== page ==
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Athletics, Hockey, Soccer, basketball, organize games/events, aerobics, nutritional supplements. Also the home for sports and sports entertainment threads.

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Old 07-29-2013, 08:01 AM   #4201
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Wow, that looks sick.

And hell yeah disk brakes. Wish more road bikes have them.
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I don't buy it. Disc brakes even if they can get the weight down, are impractical for road bikes. Mud/dirt/grime isn't an issue road riding vs. mtb, for cyclocross for sure there are benefits same as for an mtb. Road tires are way skinny and contact patch to the ground is minimal. You can have gobs of braking power, but if your tires break traction that braking power is useless and even dangerous
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Old 07-29-2013, 10:21 AM   #4202
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I don't buy it. Disc brakes even if they can get the weight down, are impractical for road bikes. Mud/dirt/grime isn't an issue road riding vs. mtb, for cyclocross for sure there are benefits same as for an mtb. Road tires are way skinny and contact patch to the ground is minimal. You can have gobs of braking power, but if your tires break traction that braking power is useless and even dangerous
I have to disagree.

The reliability and maintenance of disks compared to a rim brake far out weighs the negatives of added weight. Of course you can skid with rim brakes (you should be using your front more anyways), but after a decently long decent they get spongy and probably need some adjustment to get them back to the tight lever position you started with. Not to mention riding in foul weather, where any moisture on the rim and they just become a messy sludgy mess. Also having to replace your entire rim after a couple seasons even if its perfectly true due to the braking surface being worn.

I've put nearly 1000k on my disk brakes as a dd riding down hills everyday with maybe 20% worn off the pads. When using rim brakes I would go through a set of quality pads in little over a month.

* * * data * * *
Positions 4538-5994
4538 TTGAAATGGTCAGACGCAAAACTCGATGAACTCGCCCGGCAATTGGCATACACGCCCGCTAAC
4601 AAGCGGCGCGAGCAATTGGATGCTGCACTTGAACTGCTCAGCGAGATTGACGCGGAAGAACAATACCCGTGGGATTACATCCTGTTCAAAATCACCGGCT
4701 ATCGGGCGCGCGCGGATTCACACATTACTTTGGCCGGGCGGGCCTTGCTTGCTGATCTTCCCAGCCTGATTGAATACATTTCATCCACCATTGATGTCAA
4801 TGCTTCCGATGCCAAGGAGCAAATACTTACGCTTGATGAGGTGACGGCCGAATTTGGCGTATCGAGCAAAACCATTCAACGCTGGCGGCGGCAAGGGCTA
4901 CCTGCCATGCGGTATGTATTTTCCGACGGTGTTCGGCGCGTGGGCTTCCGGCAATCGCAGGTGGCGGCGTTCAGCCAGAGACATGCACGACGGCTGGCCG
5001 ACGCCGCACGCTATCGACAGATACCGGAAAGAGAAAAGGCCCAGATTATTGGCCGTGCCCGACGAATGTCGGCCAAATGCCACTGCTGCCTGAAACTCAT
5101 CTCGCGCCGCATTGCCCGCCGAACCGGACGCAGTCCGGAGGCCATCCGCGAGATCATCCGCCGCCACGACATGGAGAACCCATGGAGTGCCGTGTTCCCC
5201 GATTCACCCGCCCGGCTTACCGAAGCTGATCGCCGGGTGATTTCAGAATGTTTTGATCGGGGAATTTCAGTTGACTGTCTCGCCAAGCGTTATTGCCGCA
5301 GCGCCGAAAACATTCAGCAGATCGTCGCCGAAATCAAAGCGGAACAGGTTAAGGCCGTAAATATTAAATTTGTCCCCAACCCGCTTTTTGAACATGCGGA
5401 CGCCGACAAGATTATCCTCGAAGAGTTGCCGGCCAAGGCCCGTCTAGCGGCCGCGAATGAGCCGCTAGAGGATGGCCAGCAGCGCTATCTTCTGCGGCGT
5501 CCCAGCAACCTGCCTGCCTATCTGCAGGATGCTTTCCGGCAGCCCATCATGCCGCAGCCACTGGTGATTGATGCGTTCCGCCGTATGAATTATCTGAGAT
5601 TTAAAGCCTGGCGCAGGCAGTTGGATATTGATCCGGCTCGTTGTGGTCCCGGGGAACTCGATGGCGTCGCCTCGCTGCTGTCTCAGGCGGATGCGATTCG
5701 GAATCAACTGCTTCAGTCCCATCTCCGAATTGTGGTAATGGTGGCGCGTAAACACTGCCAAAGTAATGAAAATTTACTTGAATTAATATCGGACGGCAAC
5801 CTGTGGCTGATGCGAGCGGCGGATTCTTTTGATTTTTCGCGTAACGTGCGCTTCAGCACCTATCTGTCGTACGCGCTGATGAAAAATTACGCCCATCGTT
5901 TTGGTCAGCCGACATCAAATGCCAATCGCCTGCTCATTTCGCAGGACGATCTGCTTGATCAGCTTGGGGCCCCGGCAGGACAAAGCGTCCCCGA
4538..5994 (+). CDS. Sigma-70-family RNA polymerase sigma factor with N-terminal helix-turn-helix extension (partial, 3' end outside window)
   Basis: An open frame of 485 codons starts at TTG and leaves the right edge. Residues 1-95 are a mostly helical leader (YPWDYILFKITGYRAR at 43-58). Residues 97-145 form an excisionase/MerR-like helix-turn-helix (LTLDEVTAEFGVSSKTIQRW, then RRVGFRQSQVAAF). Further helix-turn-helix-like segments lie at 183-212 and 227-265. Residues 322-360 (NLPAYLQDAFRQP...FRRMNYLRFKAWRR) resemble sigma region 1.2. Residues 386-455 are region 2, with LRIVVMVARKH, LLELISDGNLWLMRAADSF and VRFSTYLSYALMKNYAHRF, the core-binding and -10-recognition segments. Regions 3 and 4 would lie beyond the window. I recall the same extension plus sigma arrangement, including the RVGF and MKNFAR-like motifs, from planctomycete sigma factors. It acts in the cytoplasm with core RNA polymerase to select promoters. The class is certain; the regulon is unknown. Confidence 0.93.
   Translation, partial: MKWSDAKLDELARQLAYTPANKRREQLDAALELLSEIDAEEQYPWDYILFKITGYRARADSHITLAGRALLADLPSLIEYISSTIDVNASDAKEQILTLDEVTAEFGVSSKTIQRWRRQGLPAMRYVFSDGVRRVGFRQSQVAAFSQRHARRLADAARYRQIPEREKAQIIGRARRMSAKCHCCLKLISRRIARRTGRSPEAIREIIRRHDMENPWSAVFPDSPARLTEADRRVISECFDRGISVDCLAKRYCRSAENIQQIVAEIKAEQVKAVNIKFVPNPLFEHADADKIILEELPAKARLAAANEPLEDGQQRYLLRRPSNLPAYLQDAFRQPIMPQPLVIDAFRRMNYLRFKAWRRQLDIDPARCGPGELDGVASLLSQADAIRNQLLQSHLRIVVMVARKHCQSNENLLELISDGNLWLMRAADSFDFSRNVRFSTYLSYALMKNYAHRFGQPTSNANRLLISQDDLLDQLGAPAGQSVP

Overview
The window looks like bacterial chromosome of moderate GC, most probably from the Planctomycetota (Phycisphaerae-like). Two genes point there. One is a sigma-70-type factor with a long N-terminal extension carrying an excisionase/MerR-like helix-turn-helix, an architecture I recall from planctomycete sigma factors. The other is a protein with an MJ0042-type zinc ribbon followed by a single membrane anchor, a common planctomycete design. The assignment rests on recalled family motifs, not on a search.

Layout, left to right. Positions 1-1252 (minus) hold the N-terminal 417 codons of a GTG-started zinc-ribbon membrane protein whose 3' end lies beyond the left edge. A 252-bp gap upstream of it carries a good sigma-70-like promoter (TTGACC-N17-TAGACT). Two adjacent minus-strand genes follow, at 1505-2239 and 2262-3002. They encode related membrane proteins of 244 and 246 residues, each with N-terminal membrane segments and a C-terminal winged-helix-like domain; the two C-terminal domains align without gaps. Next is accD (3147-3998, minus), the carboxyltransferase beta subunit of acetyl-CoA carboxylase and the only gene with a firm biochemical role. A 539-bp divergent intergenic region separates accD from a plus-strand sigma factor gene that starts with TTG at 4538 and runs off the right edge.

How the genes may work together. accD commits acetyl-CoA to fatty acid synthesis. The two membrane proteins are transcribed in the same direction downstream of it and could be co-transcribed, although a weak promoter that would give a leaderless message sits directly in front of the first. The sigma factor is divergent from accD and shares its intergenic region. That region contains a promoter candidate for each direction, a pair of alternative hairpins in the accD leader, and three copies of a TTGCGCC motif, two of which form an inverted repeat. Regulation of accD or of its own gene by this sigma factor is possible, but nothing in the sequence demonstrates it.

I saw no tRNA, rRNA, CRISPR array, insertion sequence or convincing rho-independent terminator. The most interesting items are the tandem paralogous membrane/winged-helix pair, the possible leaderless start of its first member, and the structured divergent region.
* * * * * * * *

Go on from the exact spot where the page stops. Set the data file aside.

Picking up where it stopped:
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Old 07-29-2013, 12:54 PM   #4203
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I don't disagree with your points, all depends on the application. As I mentioned for MTB and cyclocross they make absolute sense. For somebody who rides rain or shine and does heavy duty miles, disc brakes certainly make sense from a maintenance and convenience point of view. Performance wise, maybe. I'll give you that one, but IMO the loss of braking power in the wet on a good road caliper is minimal, and not to the extent that one would need disc brakes. My road bike only comes out when there isn't rain, and over 1500k there is still a ton of brake pad left, so like I mentioned all about your personal application and preference.

For the majority of road cyclists who ride in good/decently good weather, this becomes a moot point. Personally I don't think they will catch on with road bikes. But I also thought they wouldn't catch on with MTB's in the late 90's because of weight and complexity of the systems and clearly I was way off base.
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Old 07-29-2013, 01:14 PM   #4204
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Personally I don't think they will catch on with road bikes.
I don't know man. In the example OTG-ZR2 posted with the Bianchi, it had a disc brake setup. Next thing you know, it becomes the defacto commodity on all bike builds that come out of shops like Strada Cycles, La Bicicletta and Speed Theory. All the douchebags will need a set to keep up with the Jones'.

(I'm kidding entirely.)